Michigan’s electricity market is a tale of two cities

David Mengebier

The “haves” are Michigan’s regulated utilities.

We’ve assured the state that we have reliable and affordable power for Michigan’s homes and businesses.

We’ve made millions in investments here in power plants and assets. For example, Consumers Energy and DTE Energy, co-owners of the Ludington Pumped Storage Plant, are investing $800 million in that facility to increase its electric output, while employing hundreds of Michigan workers to help boost the state’s economy.

Michigan’s regulated utilities employ thousands of people here and pay millions in taxes which support Michigan communities, schools and roads. At Consumers Energy, we say you can count on us to keep our promise to Michigan. We’ve done this for nearly 130 years.

Meanwhile, the “have-nots” are out-of-state energy marketers. They report to companies headquartered in places like Baltimore, Houston, and Chicago.

The out-of-state marketers have not made real investments to serve or fulfill their obligation to their Michigan customers. They employ very few people here. They pay essentially no taxes here.

Despite the lack of investments in Michigan to ensure a reliable, robust and affordable electric system, the out-of-state marketers remarkably serve 10 percent of Michigan’s electric market.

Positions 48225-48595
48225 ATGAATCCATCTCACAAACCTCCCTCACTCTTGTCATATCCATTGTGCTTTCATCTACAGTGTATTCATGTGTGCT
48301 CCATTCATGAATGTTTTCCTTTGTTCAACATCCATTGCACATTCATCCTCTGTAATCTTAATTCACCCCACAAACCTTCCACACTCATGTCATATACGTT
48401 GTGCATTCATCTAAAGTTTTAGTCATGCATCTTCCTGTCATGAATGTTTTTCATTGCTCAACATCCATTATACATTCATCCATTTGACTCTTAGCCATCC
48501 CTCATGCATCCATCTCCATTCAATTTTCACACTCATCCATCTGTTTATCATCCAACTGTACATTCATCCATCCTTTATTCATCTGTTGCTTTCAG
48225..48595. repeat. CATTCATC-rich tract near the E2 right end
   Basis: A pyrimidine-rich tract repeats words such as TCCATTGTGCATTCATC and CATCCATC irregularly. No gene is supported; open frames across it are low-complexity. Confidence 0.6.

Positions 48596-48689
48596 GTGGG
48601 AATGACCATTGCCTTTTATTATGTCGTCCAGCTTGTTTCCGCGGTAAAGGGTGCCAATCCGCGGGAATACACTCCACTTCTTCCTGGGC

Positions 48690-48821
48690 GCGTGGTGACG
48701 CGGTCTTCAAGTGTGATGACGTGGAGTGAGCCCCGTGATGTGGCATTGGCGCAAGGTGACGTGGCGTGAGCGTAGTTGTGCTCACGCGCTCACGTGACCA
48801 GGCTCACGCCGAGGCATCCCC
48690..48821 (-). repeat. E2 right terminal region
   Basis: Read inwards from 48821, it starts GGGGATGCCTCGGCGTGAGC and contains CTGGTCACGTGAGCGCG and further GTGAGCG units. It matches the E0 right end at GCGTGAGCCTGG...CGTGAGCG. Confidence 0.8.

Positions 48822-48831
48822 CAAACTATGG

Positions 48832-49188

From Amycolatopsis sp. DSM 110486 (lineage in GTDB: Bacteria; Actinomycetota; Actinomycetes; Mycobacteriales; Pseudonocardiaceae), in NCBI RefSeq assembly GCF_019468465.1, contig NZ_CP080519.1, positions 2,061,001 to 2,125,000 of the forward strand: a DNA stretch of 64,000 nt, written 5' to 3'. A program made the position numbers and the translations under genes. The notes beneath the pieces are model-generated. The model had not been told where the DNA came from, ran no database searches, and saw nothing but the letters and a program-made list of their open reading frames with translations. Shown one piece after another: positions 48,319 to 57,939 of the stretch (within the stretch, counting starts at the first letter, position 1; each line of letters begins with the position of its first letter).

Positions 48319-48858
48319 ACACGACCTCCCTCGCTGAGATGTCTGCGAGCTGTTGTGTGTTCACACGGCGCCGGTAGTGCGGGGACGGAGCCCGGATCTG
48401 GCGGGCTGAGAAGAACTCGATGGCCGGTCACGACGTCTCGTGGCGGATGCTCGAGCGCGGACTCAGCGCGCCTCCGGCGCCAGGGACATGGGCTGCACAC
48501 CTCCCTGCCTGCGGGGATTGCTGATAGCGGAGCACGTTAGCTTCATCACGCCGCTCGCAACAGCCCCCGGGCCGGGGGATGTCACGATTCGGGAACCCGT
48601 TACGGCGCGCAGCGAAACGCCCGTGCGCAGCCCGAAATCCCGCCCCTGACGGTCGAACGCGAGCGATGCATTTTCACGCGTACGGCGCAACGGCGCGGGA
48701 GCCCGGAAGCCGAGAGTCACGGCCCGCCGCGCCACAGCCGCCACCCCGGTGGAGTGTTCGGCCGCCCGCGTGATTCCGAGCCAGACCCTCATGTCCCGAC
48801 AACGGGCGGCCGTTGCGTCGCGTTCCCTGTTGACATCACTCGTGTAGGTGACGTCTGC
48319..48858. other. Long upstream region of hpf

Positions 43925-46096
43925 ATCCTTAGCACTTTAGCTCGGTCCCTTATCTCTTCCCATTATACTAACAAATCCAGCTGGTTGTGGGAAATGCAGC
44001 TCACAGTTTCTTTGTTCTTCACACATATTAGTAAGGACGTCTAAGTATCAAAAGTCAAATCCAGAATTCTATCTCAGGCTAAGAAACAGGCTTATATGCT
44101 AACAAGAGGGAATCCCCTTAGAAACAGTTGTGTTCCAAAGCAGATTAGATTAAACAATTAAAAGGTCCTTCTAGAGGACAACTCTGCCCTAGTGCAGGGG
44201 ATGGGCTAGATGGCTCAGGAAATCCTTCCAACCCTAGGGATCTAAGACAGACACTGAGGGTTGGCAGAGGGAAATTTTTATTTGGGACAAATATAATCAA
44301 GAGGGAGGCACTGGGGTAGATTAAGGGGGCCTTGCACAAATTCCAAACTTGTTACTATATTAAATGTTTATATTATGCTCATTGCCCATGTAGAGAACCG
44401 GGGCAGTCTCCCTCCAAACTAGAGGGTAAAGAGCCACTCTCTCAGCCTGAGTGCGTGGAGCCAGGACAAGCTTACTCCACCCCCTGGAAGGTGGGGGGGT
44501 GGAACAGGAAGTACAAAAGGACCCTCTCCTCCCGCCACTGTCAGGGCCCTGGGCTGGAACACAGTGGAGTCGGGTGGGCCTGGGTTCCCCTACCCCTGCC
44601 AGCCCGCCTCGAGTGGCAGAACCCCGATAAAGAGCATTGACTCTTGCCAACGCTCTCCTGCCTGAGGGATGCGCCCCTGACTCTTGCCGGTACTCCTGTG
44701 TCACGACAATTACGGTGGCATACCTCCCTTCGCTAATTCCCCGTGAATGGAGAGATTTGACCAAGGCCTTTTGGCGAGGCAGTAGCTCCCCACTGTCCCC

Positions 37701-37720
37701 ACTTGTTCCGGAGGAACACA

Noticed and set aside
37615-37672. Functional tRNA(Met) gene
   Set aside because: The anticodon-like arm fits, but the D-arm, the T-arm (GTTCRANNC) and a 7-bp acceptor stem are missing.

These marketers rely almost exclusively on purchases from a tightening electric market to meet their customers’ needs. They rely on surplus power generated by others, mainly utilities, which they then sell to their customers.

As recently identified by the federal grid operator, Michigan’s Lower Peninsula is electric capacity short and faces a 300-megawatt shortage by 2017. That’s enough capacity to serve about 150,000 homes, or the cities of Jackson, Traverse City, Frankenmuth and Grand Ledge combined, or 64,000 small businesses. Those who say Michigan should just import power may be unaware that the import market is drying up.

Thirty-four coal units in the state have shut down or will shut down between now and 2025. The surplus relied on by the out-of-state marketers is effectively gone.

So what are the out-of-state energy marketers doing to prevent a rapidly-approaching electricity shortfall? Incredibly, there’s no sign these marketers are investing in Michigan to serve their customers.

If the out-of-state marketers had planned for their customers and invested in real assets, Michigan would not face a shortfall. If they take responsibility now, it’s possible Michigan can manage through this situation. But the bottom line is that the out-of-state marketers must invest in physical assets here to serve their customers.

Critical energy legislation now before the Michigan Senate — SB437 and SB438 — simply requires that out-of-state marketers plan for firm electric capacity for their customers for at least two years going forward. If Michigan’s shortfall worsens, then that reasonable planning requirement moves to three years.

This simple and fair requirement can ensure statewide electric reliability for Michigan. And that’s only one reason to support these bills, which also ensure that Michigan can provide a reliable and affordable energy future to our state’s manufacturers, small businesses, families and residents.

After all, keeping the lights on and the factories humming isn’t just a nice thing. It’s an essential thing if Michigan is to continue to grow and prosper.

David Mengebier is Consumers Energy’s senior vice president of governmental, regulatory and public affairs.